I don't claim to be any sort of 5e expert.

But here is p 69 of the Basic PDF. under the heading "Surprise":

A band of adventurers sneaks up on a bandit camp, springing from the trees to attack them. A gelatinous cube glides down a dungeon passage, unnoticed by the adventurers until the cube engulfs one of them. In these situations, one side of the battle gains surprise over the other.​

And here is text I found for the Assassin's Assassinate ability:

Starting at 3rd level, you are at your deadliest when you get the drop on your enemies.​

To me, there seems to be a strong degree of resemblance between a gelatinous cube engulfing an adventurer who hadn't noticed it, an assassing getting the drop on an enemy (and thereby assassinating them), and a person sneaking up on a guard and knocking them unconscious with a sap. The fact that the latter doesn't involve killing doesn't seem, to me, a salient point of contrast (the cube, after all, isn't striking anyone with a deadly weapon either - it's just sweeping someone up into its gelatinous mass).

Being told that in fact these involve radically different resolution processes is surprising. And doesn't clarify, for me at least, any sense in which the D&D 5e mechanics are uniquely suitable for improvisation.
 

robus

Lowcountry Low Roller
Supporter
But here is p 69 of the Basic PDF. under the heading "Surprise":

A band of adventurers sneaks up on a bandit camp, springing from the trees to attack them. A gelatinous cube glides down a dungeon passage, unnoticed by the adventurers until the cube engulfs one of them. In these situations, one side of the battle gains surprise over the other.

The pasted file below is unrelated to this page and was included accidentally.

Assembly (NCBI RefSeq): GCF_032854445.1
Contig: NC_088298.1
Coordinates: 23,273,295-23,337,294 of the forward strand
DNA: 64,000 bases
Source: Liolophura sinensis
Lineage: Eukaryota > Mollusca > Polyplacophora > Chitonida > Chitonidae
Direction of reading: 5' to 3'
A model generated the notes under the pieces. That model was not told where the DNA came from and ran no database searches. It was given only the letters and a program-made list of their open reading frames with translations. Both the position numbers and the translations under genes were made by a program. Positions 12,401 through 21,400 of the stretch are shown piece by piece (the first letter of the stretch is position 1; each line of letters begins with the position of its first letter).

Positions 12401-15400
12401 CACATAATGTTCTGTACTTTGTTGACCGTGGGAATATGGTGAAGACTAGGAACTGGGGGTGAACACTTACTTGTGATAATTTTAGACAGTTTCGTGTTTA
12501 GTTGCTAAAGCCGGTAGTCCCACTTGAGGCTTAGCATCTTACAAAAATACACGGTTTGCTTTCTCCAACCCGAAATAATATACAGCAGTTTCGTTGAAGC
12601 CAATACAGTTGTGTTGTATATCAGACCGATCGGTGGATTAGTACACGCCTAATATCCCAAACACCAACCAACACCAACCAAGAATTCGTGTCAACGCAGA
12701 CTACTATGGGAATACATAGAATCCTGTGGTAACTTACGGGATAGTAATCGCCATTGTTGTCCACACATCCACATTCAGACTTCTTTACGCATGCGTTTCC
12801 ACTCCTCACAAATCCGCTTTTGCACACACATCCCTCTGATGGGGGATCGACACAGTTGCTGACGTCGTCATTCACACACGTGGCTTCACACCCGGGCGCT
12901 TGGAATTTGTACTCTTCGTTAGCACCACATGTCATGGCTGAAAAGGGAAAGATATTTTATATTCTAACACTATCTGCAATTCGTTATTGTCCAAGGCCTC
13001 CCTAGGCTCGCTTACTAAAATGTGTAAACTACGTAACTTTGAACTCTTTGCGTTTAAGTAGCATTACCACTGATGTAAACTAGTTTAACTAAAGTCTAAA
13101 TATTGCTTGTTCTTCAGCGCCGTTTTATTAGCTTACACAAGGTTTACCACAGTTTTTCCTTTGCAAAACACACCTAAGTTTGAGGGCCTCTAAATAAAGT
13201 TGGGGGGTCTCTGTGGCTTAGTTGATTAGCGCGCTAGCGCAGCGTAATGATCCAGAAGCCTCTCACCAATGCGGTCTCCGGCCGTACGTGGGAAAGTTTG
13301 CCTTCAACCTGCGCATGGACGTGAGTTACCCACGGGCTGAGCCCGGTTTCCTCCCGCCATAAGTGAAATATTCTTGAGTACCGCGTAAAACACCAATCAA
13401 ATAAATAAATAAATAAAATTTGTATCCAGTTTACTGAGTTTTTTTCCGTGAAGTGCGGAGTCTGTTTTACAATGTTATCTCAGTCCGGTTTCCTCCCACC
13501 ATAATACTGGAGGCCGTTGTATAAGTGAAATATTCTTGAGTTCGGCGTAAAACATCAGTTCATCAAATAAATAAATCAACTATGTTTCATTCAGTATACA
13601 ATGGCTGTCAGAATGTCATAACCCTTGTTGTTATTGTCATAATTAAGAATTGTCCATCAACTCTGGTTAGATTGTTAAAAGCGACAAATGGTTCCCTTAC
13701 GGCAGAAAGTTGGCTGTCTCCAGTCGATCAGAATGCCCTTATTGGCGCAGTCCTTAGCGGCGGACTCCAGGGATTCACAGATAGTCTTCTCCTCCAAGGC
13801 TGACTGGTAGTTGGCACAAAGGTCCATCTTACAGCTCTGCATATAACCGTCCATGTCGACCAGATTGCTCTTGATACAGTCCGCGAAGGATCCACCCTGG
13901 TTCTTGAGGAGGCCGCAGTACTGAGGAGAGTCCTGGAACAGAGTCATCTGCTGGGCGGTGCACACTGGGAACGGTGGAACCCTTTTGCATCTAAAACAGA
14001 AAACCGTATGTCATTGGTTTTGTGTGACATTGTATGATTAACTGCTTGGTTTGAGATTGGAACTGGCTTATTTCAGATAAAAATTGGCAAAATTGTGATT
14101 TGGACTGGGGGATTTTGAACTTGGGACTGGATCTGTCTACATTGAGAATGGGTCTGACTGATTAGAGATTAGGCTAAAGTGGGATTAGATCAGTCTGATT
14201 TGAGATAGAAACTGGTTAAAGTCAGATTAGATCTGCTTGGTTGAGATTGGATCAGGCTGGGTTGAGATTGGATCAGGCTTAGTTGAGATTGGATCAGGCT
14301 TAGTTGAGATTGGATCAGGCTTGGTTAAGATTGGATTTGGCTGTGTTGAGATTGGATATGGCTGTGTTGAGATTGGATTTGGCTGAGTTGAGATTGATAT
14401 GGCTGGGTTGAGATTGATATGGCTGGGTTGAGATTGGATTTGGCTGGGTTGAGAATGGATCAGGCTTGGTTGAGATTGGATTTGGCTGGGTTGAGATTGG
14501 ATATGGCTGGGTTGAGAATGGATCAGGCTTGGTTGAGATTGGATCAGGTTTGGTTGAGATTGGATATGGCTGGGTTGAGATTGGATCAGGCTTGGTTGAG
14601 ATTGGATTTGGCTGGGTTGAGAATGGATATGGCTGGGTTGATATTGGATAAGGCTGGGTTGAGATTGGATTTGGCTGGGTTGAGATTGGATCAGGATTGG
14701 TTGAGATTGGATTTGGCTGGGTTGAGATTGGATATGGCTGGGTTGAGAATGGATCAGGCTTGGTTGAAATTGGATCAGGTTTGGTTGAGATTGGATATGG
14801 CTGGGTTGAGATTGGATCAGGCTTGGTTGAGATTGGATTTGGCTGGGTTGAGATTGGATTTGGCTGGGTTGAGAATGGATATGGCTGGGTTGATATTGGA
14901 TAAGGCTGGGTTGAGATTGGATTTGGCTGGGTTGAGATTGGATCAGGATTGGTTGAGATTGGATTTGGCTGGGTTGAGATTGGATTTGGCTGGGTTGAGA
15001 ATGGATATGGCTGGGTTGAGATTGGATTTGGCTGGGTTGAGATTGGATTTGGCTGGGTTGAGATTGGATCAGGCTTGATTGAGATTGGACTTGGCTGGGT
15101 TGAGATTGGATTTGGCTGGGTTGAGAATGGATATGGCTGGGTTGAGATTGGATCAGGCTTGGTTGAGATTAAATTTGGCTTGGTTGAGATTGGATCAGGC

And here is text I found for the Assassin's Assassinate ability:

Starting at 3rd level, you are at your deadliest when you get the drop on your enemies.
It’s probably time for a new thread, and again this is all related to combat. In the gelatinous cube case the rest of the party is assumed to immediately leap to the aid of their compatriot and start attacking the cube.

All I’m saying is just because something looks like combat doesn’t always mean it is a combat, so the players have more reign to do interesting things.

But this is wildly off topic. I’ll ponder a new thread as I do think this is an interesting topic (and I also think my viewpoint is outside the mainstream :) )
 

Parmandur

Legend
And that's fine.

But when D&D is the 800 lb gorilla in the RPG market overall, maybe you should allow for that more when assessing its dominance in streaming media. At the moment, you seem to be ignoring this, and it makes the position look less well-considered. Can you tell us what characteristics the game has would have it dominant in the streaming market even without the orders-of-magnitude-larger built-in fanbase?

And, the points about how you define "solid" and "good" are relevant - if you don't qualify what you mean, you leave yourself space to move goalposts, which people won't be interested in engaging with. That doesn't mean you are right, merely that you can make discussing with you intractable.




Fighting fire with fire never works, dude. Snide echoes of the opponent's words convince nobody who doesn't already agree with you.
I'm not ignoring it at all, but I'm also not advancing a theory to explain the observed phenomenon, merely noting my experience. If I were to proffer a tentative theory as to why 5E, Call of Cthulu, and Vampire rise above other systems I've watched in play, it would be that the rules don't get in the way of play. Watching skilled and interesting players try Star Trek Adventures killed my interest in trying the game out, on the other hand, because the rules got in the way (and I love Star Trek!).